The law does not permit the owner of a single or entire cause of action or an entire indivisible demand to divide or split that cause of action so as to make it the subject of several actions, without the consent of the defendant. All damages sustained or accruing to one as a result of a single wrongful act must be claimed or recovered in one action or not at all. The law presumes that a single cause of action can be tried and determined in one suit, and will not permit the plaintiff to maintain more than one action against the same party for the same cause. This rule is founded on the plainest and most substantial justice — namely, that litigation should have an end, and that no person should be unnecessarily harassed with a multiplicity of suits. If the first suit is effective and available, and affords ample remedy to the plaintiff, the second suit is unnecessary and consequently vexatious. The rule against splitting causes of action is closely related to the doctrine of res judicata in this respect.
Id. at 500-01 (citation omitted).
For the purpose of applying the rule against splitting a cause of action, "cause of action" is defined as "the right which a party has to institute a judicial proceeding." Shearn v. Orlando Funeral Home, Inc., 88 So.2d 591, 593 (Fla. 1956). This definition is narrower than the "same transaction" test described in the dissent; it is more akin to the dissent's definition of a "claim" or theory of relief.
In discussing the rule against splitting a cause of action, the supreme court has never adopted the broader test from Black's Law Dictionary quoted in the dissent, that defines a cause of action as a "group of operative facts giving rise to one or more bases for suing."
In applying the rule against splitting a cause of action, Florida's adoption of a narrow view of a "cause of action" is illustrated by cases that bar a plaintiff from bringing separate suits for damages arising out of the same tort. See DeCarlo v. Palm Beach Auto Brokers, Inc., 566 So.2d 318 (Fla. 4th DCA 1990) (holding that plaintiff's suit for personal injuries arising from automobile accident was barred by uninsured motorist insurer's subrogation lawsuit against same defendant); McKibben v. Zamora, 358 So.2d 866 (Fla. 3d DCA 1978) (concluding that plaintiff had improperly split cause of action by filing separate negligence lawsuits seeking to recover damages to property and for personal injury); Unger v. Bergness, 172 So.2d 627 (Fla. 3d DCA 1965) (holding that plaintiff was precluded from filing separate suits for injuries to his dog and for his dog's death arising out the same attack by the defendant's dog); compare Bowie v. Reynolds, 161 So.2d 882, 884 (Fla. 1st DCA 1964) (where the court did not apply a "same transaction" approach when it wrote that "[a]lthough it is the identical tortious act of appellant which caused the death of appellee's wife and inflicted upon appellee personal injuries . . . and property damage . . . such act gave rise to two separate and distinct causes of action").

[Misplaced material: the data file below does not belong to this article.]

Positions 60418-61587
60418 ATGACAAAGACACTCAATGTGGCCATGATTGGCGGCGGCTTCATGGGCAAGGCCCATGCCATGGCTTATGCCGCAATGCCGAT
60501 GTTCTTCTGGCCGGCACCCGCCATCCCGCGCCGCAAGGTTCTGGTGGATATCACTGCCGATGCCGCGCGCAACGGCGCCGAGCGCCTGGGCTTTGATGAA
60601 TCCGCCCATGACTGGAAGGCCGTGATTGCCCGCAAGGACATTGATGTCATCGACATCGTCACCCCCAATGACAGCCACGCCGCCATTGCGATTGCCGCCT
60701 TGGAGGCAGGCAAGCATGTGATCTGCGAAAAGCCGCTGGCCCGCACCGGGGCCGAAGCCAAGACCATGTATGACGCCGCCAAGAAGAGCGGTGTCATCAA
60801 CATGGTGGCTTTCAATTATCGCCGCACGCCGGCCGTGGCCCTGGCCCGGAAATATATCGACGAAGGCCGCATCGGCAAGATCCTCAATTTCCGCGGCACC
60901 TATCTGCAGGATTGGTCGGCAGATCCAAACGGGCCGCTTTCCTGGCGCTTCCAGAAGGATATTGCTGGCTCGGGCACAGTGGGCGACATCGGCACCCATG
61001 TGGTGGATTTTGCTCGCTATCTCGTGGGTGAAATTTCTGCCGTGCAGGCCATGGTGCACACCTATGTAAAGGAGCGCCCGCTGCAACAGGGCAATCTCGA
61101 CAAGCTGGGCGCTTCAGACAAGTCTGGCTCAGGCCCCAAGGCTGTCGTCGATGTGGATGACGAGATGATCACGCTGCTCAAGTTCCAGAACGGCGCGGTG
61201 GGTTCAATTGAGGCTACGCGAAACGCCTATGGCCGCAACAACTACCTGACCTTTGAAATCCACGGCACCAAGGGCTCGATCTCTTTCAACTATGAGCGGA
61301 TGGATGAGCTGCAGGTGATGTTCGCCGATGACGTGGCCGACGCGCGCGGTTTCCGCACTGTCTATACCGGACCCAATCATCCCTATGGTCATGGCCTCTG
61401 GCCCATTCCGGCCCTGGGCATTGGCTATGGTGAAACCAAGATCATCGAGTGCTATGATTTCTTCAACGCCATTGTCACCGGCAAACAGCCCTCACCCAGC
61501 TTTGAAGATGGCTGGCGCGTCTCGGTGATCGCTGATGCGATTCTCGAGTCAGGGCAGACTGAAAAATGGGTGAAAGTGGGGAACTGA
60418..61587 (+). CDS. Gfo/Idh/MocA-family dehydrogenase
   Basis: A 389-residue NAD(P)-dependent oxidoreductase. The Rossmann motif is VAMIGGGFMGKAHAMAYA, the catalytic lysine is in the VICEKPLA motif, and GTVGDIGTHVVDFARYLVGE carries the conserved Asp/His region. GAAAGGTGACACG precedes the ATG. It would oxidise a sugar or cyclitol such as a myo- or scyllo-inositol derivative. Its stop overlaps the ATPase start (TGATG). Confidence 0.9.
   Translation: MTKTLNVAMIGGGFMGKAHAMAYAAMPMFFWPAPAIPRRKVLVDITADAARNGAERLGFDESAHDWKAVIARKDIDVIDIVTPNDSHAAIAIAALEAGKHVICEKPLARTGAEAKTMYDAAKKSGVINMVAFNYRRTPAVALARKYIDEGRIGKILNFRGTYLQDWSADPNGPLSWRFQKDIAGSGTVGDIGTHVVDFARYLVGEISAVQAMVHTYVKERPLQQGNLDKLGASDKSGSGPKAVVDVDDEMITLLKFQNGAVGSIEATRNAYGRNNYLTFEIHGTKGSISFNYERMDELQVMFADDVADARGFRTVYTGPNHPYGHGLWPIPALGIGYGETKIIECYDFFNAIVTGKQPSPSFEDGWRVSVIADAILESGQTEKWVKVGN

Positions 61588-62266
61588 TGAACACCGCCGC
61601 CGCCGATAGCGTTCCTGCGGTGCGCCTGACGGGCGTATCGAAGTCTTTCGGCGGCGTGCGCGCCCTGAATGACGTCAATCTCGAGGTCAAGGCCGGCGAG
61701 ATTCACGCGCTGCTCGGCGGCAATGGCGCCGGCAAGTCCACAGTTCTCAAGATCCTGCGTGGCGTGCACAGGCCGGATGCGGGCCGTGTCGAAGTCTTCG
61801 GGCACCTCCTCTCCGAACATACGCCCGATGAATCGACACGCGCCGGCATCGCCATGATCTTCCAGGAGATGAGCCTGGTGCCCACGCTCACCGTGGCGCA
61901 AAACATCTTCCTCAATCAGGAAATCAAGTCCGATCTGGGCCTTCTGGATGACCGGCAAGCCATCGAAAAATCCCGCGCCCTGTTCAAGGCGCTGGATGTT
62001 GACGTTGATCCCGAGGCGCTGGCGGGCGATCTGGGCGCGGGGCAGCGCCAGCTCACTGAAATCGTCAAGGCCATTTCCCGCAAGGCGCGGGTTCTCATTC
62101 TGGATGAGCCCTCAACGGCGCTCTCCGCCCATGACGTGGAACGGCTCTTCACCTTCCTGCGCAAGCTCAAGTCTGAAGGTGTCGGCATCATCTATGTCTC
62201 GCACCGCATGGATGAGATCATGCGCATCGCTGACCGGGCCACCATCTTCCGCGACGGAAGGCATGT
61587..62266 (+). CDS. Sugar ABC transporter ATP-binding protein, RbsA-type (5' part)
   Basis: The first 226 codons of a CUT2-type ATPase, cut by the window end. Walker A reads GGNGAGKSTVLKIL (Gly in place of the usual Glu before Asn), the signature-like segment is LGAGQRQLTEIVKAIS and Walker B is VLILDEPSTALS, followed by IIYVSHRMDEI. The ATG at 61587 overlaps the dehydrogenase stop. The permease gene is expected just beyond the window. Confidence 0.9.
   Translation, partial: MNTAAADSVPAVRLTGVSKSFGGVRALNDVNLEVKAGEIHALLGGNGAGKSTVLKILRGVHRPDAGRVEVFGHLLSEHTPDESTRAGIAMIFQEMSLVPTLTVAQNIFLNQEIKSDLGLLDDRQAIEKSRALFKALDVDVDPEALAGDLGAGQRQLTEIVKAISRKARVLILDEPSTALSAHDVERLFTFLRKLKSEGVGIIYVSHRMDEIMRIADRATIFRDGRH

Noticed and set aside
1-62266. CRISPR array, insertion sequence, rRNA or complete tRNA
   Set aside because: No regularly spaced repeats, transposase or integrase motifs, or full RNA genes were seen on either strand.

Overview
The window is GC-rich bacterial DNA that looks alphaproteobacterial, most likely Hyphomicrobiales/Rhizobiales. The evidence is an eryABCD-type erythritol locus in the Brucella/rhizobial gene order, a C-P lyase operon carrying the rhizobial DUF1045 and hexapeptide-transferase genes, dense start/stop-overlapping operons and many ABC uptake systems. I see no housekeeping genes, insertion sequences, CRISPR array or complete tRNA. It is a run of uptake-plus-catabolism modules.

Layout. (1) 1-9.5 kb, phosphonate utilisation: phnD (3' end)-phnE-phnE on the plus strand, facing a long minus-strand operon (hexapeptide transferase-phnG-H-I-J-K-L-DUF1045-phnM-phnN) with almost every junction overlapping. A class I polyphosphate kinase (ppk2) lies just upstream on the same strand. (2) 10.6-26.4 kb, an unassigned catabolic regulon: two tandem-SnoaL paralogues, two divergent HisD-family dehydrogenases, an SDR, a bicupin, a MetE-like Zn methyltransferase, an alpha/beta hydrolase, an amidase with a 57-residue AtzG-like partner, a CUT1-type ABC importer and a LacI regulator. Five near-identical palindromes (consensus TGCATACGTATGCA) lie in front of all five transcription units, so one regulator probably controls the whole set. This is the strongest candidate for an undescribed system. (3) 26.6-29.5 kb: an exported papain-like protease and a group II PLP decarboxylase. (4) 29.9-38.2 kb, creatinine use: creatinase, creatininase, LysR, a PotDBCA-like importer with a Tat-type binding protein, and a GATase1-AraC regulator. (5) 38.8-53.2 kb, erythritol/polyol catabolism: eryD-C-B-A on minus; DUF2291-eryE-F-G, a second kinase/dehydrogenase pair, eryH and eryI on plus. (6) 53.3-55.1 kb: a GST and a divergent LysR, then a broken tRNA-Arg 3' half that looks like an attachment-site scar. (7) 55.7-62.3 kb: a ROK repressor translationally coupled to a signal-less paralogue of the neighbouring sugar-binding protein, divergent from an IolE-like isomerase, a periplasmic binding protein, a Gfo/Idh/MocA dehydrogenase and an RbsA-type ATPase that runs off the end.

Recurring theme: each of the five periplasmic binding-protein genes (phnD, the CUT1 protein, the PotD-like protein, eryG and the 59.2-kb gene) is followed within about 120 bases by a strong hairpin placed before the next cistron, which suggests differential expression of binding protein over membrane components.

The leading case of Shearn arose out of a traffic accident where William Shearn was killed and his wife, a passenger in the same vehicle, was injured. 88 So.2d at 592. The wife filed suit as executrix of her husband's estate seeking damages for the pain and suffering of her husband. She brought a second suit as a widow seeking damages for the death of her husband. These two suits were consolidated and tried together, resulting in verdicts for the wife.
After the return of these verdicts, the wife filed a third lawsuit against the same defendant to recover for damages to her automobile and for her personal injuries. Under a statute no longer in force, the trial judge certified questions to the supreme court concerning the preclusive effect of the earlier lawsuits upon the third.